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Why So Few?
Women in Science,
Technology,
Engineering, and
Mathematics
Joan Schmelz
Physics Prof, Univ of Memphis
Program Officer, NSF
Chair, CSWA
Girls’ achievements &
interests in STEM are
shaped by social &
environmental factors.
1. Growth Mindset
2. Stereotype Threat
3. Spatial Relations
1. Growth Mindset
Believing in the
potential for
intellectual growth,
in and of itself,
improves outcomes.
Dweck & Leggett (1988) Psychological Review, 95(2), 256
Fixed Mindset
You can lose confidence when
you encounter challenges
If you are “smart,” things will
come easily to you
If you have to work hard, you
question your abilities and lose
confidence
If you are “not good” at the task,
you will never be good at it
So you are likely to give up
Growth Mindset
You show a far greater
belief in the power of
effort
Your confidence actually
grows in the face of
difficulty
You believe you are
learning and getting
smarter as a result of
challenging yourself
Important for women in
STEM - encountering
obstacles and challenging
problems is the essence of
scientific work.
If you believe you have a
fixed amount of
intelligence, you are more
likely to lose confidence
and disengage from STEM
when you (inevitably)
encounter difficulties in your
course work.
This is true for all
students, but it is
particularly
relevant for girls in
math and science,
where negative
stereotypes
persist about their
abilities.
In math and science, a growth mindset benefits girls.
Fixed Mindset
Growth Mindset
Intelligence is static.
Intelligence can be
developed.
Leads to a desire to look
smart and therefore a
tendency to
Leads to a desire to learn
and therefore a tendency
to
• avoid challenges
• embrace challenges
• give up easily due to
obstacles
• persist despite
obstacles
• see effort as fruitless
• see effort as path to
mastery
• ignore useful
feedback
• learn from criticism
• be threatened by
others’ success
• be inspired by others’
success
In math and science, a growth mindset benefits girls.
Fixed Mindset
Growth Mindset
Intelligence is static.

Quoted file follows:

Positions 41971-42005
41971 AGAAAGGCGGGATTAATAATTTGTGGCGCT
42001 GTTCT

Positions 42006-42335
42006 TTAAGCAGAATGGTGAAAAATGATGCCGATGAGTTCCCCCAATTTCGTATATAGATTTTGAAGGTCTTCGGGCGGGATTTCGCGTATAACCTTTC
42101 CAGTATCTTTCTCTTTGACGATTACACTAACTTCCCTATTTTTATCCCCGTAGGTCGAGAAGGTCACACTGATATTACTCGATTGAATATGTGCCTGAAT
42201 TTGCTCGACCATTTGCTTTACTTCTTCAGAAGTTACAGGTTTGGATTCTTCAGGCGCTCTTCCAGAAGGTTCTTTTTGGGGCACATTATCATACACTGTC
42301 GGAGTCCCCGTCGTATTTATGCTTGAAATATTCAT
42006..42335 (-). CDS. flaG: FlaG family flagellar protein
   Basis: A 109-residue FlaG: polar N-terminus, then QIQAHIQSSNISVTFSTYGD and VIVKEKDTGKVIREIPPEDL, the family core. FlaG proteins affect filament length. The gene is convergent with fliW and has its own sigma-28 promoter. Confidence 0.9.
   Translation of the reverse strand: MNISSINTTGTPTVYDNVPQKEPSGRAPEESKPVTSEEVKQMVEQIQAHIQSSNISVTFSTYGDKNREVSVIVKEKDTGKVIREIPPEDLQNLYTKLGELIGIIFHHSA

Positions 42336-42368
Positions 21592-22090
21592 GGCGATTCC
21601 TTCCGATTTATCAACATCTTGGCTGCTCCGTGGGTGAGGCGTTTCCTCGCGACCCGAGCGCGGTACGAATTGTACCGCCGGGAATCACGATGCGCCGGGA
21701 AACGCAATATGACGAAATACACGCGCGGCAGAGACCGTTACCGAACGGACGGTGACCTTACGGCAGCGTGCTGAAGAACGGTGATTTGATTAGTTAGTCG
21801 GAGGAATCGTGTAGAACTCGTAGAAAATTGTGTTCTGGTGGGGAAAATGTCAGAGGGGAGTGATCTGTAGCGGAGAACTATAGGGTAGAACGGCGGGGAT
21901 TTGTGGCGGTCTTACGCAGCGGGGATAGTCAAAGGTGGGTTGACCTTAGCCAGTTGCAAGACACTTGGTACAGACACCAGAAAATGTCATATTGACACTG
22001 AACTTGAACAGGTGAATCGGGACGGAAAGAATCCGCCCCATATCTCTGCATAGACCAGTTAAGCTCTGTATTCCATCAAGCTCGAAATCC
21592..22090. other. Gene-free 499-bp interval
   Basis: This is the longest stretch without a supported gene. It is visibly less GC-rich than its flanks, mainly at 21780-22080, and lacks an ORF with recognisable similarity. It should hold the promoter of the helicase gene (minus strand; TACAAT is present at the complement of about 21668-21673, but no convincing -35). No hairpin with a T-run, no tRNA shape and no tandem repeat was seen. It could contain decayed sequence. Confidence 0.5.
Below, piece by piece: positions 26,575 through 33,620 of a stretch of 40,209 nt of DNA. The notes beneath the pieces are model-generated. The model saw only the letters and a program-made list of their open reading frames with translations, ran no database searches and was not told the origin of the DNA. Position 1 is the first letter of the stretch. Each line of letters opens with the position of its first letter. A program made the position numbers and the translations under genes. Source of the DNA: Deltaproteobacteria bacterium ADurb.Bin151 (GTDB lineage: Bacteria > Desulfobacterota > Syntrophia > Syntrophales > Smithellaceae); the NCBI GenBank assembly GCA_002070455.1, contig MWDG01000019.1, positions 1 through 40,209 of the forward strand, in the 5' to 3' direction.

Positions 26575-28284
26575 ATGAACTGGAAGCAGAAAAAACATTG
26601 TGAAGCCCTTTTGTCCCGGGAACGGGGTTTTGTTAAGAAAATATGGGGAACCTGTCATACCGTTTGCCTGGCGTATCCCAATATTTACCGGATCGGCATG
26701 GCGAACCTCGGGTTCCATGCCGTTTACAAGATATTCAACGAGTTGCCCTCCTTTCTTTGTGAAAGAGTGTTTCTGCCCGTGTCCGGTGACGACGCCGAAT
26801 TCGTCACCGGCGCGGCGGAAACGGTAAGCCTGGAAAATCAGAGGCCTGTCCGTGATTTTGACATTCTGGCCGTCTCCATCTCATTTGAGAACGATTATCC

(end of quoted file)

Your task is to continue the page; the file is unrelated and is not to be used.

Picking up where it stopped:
Intelligence can be
developed.
Leads to a desire to look
smart and therefore a
tendency to
Leads to a desire to learn
and therefore a tendency
to
• avoid challenges
• embrace challenges
• give up easily due to
obstacles
• persist despite
obstacles
• see effort as fruitless
• see effort as path to
mastery
• ignore useful
feedback
• learn from criticism
• be threatened by
others’ success
• be inspired by others’
success
In math and science, a growth mindset benefits girls.
Fixed Mindset
Growth Mindset
Intelligence is static.
Intelligence can be
developed.
Leads to a desire to look
smart and therefore a
tendency to
Leads to a desire to learn
and therefore a tendency
to
• avoid challenges
• embrace challenges
• give up easily due to
obstacles
• persist despite
obstacles
• see effort as fruitless
• see effort as path to
mastery
• ignore useful
feedback
• learn from criticism
• be threatened by
others’ success
• be inspired by others’
success
In math and science, a growth mindset benefits girls.
Fixed Mindset
Growth Mindset
Intelligence is static.
Intelligence can be
developed.
Leads to a desire to look
smart and therefore a
tendency to
Leads to a desire to learn
and therefore a tendency
to
• avoid challenges
• embrace challenges
• give up easily due to
obstacles
• persist despite
obstacles
• see effort as fruitless
• see effort as path to
mastery
• ignore useful
feedback
• learn from criticism
• be threatened by
others’ success
• be inspired by others’
success
In math and science, a growth mindset benefits girls.
Fixed Mindset
Growth Mindset
Intelligence is static.
Intelligence can be
developed.
Leads to a desire to look
smart and therefore a
tendency to
Leads to a desire to learn
and therefore a tendency
to
• avoid challenges
• embrace challenges
• give up easily due to
obstacles
• persist despite
obstacles
• see effort as fruitless
• see effort as path to
mastery
• ignore useful
feedback
• learn from criticism
• be threatened by
others’ success
• be inspired by others’
success
In math and science, a growth mindset benefits girls.
Fixed Mindset